First, do your research. Create and maintain a contact book, set up Twitter lists to follow issues you want to cover, and constantly ask questions. And most importantly: get away from your desk, away from the internet, and meet people. Go to where the news is happening. Attend events. Have conversations with strangers.
Still stuck for ideas? There’s plenty of great advice from industry educators including these tips from the BBC Academy, this blog post from NPR Training, and this guide from the International Journalists’ Network.
Plan for great visuals and audio
Video stories need powerful footage. So you need to start thinking about the visuals as soon as you have a story idea. How might the finished video look? What footage will be essential to tell your story? Who do you want to interview?
If you’re used to working in print or online, keep in mind that video interviewees need to speak clearly and coherently about their subject.
And think about audio, too. As well as choosing a microphone to record your interviews and sound, think about what the audience might hear as they watch your story. Will you record ‘natural sound’ of the location? Will you use music?
Watch this 2019 award-winning documentary by Italian mobile journalist Nico Piro. The story was filmed on an iPhone Xs. Notice how it uses music and natural sound to increase the impact of the story.
Here is another award-winning documentary that uses natural sound. It is called ‘A Place Like This’, and listen to how the producers used sound to tell the story of RAAF Lancaster pilot Alexander Jenkins.
During the COVID-19 pandemic, many journalists have had to use mobile phones for the first time, and have discovered how powerful the devices are – not just for using themselves, but for sourcing video content directly from interviewees. Watch this interview with Spanish mobile journalist Leonor Suarez for more insights:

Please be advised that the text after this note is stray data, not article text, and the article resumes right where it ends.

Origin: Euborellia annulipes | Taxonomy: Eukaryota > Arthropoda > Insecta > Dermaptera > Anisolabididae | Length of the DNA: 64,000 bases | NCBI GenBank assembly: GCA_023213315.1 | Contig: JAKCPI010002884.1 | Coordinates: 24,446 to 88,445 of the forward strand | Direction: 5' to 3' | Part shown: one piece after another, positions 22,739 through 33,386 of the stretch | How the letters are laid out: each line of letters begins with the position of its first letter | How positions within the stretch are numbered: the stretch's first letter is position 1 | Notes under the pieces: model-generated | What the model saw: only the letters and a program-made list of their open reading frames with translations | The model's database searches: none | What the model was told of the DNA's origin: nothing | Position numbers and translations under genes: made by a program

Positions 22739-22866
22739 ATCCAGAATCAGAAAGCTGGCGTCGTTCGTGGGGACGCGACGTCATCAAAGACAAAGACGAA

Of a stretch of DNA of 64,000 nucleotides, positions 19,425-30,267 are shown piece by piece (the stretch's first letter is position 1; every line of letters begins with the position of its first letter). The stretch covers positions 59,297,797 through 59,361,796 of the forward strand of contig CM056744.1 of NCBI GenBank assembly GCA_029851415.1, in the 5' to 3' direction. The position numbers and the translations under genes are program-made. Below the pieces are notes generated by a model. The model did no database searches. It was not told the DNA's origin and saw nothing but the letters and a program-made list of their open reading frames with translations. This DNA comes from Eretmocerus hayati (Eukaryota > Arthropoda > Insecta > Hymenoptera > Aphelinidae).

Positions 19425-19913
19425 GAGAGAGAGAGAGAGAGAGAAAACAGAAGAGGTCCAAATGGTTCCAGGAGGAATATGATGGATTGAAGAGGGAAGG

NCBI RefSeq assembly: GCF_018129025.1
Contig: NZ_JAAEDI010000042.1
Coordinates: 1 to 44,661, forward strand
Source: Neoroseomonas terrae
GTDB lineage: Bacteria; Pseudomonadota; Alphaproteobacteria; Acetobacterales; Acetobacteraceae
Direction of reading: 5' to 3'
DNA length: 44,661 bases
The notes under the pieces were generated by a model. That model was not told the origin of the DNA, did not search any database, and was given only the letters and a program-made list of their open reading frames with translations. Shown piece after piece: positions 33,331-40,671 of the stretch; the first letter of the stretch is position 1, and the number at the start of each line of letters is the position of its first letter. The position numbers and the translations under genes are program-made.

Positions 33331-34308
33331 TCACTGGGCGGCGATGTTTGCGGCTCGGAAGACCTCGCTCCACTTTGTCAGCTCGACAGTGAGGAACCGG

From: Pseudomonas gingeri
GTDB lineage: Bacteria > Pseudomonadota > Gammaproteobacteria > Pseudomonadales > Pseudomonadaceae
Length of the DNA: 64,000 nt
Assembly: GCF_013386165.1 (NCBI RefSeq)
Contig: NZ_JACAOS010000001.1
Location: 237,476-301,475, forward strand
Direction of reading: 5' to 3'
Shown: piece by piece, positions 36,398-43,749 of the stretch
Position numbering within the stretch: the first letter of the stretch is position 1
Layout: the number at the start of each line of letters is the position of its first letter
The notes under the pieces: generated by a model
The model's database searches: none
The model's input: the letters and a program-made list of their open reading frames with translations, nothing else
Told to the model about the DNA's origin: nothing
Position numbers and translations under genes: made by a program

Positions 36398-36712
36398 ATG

Now, how might you achieve good results with a smartphone? What sounds do you need to record? If you can’t physically travel yourself, how would you involve your interviewees, or members of the audience, to use their phones to record the video and audio you need?
Scout your filming location
Sometimes, you have no choice over a filming location. For a breaking story, you have to get there quickly and do the best you can.
For a planned story, you should find out as much as you can about the location to help you decide where to put the camera to film, what the lighting conditions will be like, whether it’s near a noisy road or railway line – and what you might film to help you tell your story.
If you’ll be doing interviews on location, what will be the best backdrop for the interview? Will the location have access to natural light, or will you need to bring an external light?
Asking these questions in advance will help you work better and faster when you arrive on location for the shoot. For more tips on location scouting, visit this Videomaker post.